In the past, most people simply worked until they died, with little time for leisure in their later years. In the year 1870, for those who lived past age 65, the labor force participation ratio for males was close to 90%.
The concept of retirement is relatively modern. Most people just worked throughout their lives, until they could not or until they died. Even well into the nineteenth century, almost half of 80-year-old men in our country were still working, says Fortune in the article “You Might Have Longer Than You Think to Invest for Retirement.”
There’s no need to plan for your “golden years,” when life expectancy is short. In 1800, about half of all babies born didn’t survive past childhood. Life expectancy was short—30 years—and no country had a life expectancy past 40. Today, the average life expectancy is 72. The average American retires at age 62, while a century ago, the average American was dead by age 51.
What does this information tell us about our retirement plans?
People close to retirement worry about stock market crashes and recessions, which are definitely scary to live through. The biggest risk is running out of money. Portfolio management in retirement requires a balance of short-term stability and long-term growth. Very few of us have the ability to live on the interest in our portfolio, especially in today’s low interest rate environment. Even a 2% inflation rate would easily cut our purchasing power over the years, if you kept assets in cash, or under a mattress. There is a need to take some risk and accept some volatility, even as you near or are in retirement.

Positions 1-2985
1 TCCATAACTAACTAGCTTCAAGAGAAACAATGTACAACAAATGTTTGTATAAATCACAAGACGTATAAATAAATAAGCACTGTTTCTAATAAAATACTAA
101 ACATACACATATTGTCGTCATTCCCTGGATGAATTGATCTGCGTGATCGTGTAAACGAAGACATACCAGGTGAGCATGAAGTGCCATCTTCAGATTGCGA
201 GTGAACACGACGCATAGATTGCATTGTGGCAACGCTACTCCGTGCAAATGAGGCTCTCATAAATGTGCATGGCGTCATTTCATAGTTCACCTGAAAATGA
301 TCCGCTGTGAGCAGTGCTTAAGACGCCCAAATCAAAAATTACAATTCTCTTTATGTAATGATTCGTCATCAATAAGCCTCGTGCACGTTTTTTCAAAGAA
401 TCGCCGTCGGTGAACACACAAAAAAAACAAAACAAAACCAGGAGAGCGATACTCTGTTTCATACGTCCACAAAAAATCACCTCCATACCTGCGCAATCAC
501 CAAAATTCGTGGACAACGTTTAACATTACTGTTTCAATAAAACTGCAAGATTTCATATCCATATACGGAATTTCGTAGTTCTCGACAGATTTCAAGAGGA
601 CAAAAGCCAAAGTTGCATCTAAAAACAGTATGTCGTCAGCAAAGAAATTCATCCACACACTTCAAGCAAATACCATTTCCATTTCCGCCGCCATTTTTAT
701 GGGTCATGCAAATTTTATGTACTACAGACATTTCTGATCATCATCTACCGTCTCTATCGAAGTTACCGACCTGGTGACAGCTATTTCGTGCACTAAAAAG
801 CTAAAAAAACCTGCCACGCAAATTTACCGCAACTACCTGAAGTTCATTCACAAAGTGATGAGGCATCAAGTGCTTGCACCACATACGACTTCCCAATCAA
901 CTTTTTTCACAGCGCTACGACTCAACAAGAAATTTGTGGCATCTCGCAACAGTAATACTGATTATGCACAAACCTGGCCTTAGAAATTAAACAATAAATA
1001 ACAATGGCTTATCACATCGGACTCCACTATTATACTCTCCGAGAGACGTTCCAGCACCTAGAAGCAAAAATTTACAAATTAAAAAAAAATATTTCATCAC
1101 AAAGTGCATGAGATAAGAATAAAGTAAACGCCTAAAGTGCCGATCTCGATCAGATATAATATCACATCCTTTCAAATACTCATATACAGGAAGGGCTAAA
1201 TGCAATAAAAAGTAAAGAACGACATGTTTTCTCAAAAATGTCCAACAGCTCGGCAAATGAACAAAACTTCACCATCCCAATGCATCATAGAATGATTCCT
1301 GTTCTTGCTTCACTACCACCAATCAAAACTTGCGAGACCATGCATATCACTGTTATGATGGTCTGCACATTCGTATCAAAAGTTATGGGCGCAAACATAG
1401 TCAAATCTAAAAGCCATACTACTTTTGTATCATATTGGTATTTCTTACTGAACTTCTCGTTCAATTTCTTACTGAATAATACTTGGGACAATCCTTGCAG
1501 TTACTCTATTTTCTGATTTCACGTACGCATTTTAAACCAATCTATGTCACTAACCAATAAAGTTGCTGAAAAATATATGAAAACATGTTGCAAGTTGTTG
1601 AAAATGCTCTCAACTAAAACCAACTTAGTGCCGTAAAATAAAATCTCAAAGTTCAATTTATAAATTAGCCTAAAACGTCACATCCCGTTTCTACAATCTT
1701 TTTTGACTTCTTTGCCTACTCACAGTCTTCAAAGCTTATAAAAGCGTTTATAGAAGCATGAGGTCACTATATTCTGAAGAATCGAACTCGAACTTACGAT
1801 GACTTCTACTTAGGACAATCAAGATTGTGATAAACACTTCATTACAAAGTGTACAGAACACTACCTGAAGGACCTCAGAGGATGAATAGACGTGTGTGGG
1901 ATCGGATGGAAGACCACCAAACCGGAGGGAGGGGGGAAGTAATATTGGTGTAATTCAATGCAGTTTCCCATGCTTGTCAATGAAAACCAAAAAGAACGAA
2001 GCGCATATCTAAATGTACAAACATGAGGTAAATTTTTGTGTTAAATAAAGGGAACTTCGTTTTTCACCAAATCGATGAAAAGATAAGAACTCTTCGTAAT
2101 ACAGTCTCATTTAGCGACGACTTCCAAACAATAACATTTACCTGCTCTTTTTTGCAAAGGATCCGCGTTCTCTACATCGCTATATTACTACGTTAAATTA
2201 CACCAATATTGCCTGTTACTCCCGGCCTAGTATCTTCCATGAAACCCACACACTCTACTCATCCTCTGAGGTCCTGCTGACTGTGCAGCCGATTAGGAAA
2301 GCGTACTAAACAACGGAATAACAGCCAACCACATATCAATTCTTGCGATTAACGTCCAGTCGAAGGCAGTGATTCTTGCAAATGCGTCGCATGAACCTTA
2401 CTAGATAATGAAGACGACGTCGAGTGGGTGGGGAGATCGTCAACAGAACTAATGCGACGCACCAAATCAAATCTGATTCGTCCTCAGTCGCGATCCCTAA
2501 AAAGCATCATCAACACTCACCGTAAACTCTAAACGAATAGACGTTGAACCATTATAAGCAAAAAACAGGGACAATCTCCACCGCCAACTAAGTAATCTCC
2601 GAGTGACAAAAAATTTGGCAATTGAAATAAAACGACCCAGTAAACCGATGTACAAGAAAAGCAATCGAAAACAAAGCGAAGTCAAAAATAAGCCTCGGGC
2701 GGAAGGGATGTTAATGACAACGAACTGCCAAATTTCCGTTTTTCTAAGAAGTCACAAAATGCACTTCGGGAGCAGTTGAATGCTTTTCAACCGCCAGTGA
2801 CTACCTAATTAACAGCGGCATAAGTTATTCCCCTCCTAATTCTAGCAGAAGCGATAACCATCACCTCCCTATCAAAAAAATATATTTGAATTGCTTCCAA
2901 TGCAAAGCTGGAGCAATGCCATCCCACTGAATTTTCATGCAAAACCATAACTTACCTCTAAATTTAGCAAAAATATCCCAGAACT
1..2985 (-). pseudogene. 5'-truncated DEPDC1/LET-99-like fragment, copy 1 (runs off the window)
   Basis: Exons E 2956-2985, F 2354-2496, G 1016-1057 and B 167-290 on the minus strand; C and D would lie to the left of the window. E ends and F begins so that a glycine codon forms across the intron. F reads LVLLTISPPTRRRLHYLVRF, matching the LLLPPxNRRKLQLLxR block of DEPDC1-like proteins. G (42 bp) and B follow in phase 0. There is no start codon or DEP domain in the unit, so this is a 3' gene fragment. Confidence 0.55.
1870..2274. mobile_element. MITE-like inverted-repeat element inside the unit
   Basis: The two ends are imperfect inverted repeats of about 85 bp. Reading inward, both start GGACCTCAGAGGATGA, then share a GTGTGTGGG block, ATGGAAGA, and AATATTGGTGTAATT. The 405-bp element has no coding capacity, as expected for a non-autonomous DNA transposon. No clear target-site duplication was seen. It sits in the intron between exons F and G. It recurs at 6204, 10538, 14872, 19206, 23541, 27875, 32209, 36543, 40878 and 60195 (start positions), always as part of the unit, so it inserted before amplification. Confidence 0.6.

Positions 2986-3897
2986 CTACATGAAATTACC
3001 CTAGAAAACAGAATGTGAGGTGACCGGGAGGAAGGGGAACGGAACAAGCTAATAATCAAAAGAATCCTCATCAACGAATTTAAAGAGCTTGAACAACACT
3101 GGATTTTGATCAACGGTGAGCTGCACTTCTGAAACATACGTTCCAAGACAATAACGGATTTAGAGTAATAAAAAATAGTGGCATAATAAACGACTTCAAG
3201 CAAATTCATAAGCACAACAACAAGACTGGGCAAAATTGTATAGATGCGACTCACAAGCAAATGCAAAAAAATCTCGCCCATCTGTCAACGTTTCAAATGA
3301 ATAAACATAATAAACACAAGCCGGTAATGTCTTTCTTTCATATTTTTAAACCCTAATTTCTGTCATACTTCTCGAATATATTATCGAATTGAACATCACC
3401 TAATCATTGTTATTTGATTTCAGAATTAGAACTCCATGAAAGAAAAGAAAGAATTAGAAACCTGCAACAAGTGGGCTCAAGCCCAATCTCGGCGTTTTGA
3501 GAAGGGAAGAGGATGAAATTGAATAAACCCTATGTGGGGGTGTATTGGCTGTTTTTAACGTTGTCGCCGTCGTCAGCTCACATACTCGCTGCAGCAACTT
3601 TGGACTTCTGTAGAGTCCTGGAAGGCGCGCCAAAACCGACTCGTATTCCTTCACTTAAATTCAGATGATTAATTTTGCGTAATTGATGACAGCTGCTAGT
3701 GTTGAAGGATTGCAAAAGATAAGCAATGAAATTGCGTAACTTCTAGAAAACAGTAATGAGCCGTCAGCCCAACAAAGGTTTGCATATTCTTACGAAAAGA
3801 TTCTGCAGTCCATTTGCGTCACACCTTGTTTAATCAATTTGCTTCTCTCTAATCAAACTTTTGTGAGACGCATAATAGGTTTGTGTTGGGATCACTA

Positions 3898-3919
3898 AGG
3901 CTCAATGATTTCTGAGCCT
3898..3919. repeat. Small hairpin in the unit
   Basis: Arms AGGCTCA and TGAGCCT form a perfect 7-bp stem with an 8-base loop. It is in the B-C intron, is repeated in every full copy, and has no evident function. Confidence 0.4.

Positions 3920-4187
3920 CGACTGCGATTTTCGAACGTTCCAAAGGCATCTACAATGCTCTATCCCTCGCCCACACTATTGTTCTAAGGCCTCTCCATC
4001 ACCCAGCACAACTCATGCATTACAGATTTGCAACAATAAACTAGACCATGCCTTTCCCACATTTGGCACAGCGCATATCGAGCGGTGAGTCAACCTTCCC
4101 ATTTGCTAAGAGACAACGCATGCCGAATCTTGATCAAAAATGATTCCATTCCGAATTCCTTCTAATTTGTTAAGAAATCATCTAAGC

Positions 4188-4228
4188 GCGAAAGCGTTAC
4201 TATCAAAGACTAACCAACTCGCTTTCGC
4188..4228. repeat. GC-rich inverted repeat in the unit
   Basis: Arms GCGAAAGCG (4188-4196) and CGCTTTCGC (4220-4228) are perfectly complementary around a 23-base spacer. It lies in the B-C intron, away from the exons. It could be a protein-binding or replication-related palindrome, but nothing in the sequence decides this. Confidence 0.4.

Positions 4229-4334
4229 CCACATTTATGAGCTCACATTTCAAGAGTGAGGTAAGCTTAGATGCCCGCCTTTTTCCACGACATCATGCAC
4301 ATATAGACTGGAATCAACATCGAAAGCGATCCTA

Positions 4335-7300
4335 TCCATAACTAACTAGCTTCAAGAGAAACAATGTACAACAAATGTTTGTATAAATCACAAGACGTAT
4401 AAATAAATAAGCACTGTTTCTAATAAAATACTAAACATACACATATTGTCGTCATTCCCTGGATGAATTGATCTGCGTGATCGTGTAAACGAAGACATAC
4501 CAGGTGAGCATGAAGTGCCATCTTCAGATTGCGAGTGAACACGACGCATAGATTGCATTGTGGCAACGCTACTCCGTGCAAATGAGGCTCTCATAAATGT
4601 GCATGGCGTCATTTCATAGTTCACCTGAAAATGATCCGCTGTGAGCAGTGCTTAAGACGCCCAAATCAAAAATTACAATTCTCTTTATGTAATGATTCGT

There’s a bit of chatter that Boomers are going to crash the markets or deplete Social Security as they age. It is not likely. For one thing, Boomers are notoriously underprepared for retirement. That means many will have to keep some portion of their retirement funds in the market to make up for their lack of savings.
It’s also estimated that the top 10% of American households by wealth, now hold nearly 85% of stocks in the U.S. Regardless of how you feel about that, expect that most of the money will be transferred to the next generation, rather than cashed out. Let’s not forget those millennials, who now outnumber Boomers. As they hit their peak earnings levels in the coming years, it is likely that they will turn to stock markets for their increasing assets.
There are two solutions to make your money go further during retirement. You’re living longer, so save early and save often. Don’t wait until you hit 45 or 50 to start putting away money for retirement. Consider delaying retirement from 62 to 70, which allows your money to compound longer, lets you avoid drawing down your accounts and maximizes your Social Security benefit.
Finally, here’s something that many people forget—once you do retire, your investments are still working for you, unless you cash out every single account you have upon retirement, which is unlikely.
Reference: Fortune (July 20, 1029) “You Might Have Longer Than You Think to Invest for Retirement”
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